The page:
Hailed as the “loveliest castle in the world” it won’t come as a surprise that there are many fantastic reasons to visit Leeds Castle. This gorgeous medieval castle is set is 500 acres of stunning parkland and has a rich and interesting history dating back over 900 years.
What might surprise you though, is that Leeds Castle is near the small village of Leeds in Kent in South-East England, rather than its northern namesake. In fact, Leeds Castle is one of the most popular tourist attractions in Kent and one of the most visited historic buildings.
A trip to Leeds Castle is a wonderful day out for history-lovers, but also for families who want to make the most of all the other attractions too. We visited on our way to Sandwich, during our recent staycation in East Kent. Read on to discover 8 lovely reasons why you should visit Leeds Castle too!
The loveliest castle
Of course, one on the top reasons to visit Leeds Castle is the lovely castle itself. It proudly claims to be “the loveliest castle in the world,” a title once bestowed on it by historian Lord Conway.
Leeds Castle is lovely and steeped in history, but there is a lot of stiff competition for the world’s loveliest. The castle stands on two islands in a lake, which provides a romantic, fairy-tale setting.
Today the castle is extremely well-preserved and remains as one of the most popular historic buildings in Britain.
900 years of history
With over 900 years of history and heritage, it would be hard to ignore this as one of the main reasons to visit Leeds Castle. A castle has existed at the site since 1119, when Robert de Crevecoeur established his Norman stronghold.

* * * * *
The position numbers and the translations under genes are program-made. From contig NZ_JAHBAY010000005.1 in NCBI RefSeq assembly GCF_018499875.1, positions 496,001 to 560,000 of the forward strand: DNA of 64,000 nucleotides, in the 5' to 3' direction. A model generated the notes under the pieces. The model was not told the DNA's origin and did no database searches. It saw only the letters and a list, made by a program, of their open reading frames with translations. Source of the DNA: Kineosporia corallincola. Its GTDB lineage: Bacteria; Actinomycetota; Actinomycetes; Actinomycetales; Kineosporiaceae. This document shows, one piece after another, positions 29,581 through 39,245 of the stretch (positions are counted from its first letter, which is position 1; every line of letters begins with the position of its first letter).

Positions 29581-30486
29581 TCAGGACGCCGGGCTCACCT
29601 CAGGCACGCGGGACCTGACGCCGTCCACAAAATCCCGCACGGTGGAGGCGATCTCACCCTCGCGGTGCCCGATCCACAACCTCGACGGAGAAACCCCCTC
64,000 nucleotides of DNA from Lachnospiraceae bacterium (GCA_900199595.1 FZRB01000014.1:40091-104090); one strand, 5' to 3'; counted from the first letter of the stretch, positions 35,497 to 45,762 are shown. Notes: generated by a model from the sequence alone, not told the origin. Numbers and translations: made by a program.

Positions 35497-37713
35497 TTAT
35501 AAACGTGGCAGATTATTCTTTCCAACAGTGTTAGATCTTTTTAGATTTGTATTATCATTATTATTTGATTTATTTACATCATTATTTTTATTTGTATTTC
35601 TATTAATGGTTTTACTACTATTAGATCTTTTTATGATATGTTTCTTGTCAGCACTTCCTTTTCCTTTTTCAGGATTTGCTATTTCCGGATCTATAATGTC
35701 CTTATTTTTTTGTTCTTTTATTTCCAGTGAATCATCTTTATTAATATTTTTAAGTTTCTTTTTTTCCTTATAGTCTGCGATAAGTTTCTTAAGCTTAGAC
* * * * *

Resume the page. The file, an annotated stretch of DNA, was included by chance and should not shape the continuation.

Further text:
However, since then it has been a royal palace for King Edward II and served as a royal residence for six medieval queens, including one of King Henry VIII’s wives, Catherine of Aragon.
When you first enter the castle, you can watch a fascinating animation illustrating the many distinct stages of its history. During its long lifetime, Leeds Castle has served as a fort, a palace, a prison, a Jacobean country house, a Georgian mansion, and a hospital.
In the 1920s, Lady Baillie took ownership of Leeds Castle and spent many years recreating the medieval castle. She employed the best designers to ensure the interiors were of the highest standards, and you can still see the elaborate design in the rooms today.
The adventure playground
If you ask the kids, they’d say the absolute best thing to do at Leeds Castle is the playground. This is high praise indeed from two young teens, who have almost outgrown their playground days. The previous contender for best playground was the one at Hever Castle, which is just down the road in Kent.
In fact, there are two castle-themed adventure playgrounds at Leeds Castle. The Courtyard Playground is for children of 6 years and under and offers sand pits, climbing areas and swings.
The twins headed straight for the Knight’s Stronghold, a playground for under fourteens. They would have happily chased for hours. The adventure area is on three levels, with turrets, zip lines, rope bridges and climbing walls.
Luckily for me, there is also a central seating area for parents, which is near the café.
The falconry display
Leeds Castle has its own Bird of Prey Centre, with over 30 birds from around the world. They have a wide variety of owls, and other raptors such as falcons, hawks, and kestrels.
Visitors can walk round the Birds of Prey Centre to see the birds at close hand on perches. However, the highlight is the falconry display, when you can see the birds in action.
It’s a great experience, which is both educational and fun. The keepers give a detailed talk about the birds and their habits, whilst the birds fly overhead. Keep a close eye on the birds, as they do fly incredibly low!
Another of the best things to do for children (and adults!) at Leeds Castle are the maze and grotto.
Built with 2,400 yew trees, it’s an impressive maze and not as easy as it looks. The Chimptrips family love a maze, so were excited to accept the challenge at Leeds Castle. There are several clue boxes along the way, which help lead you to the rocky outcrop in the middle.
The shell grotto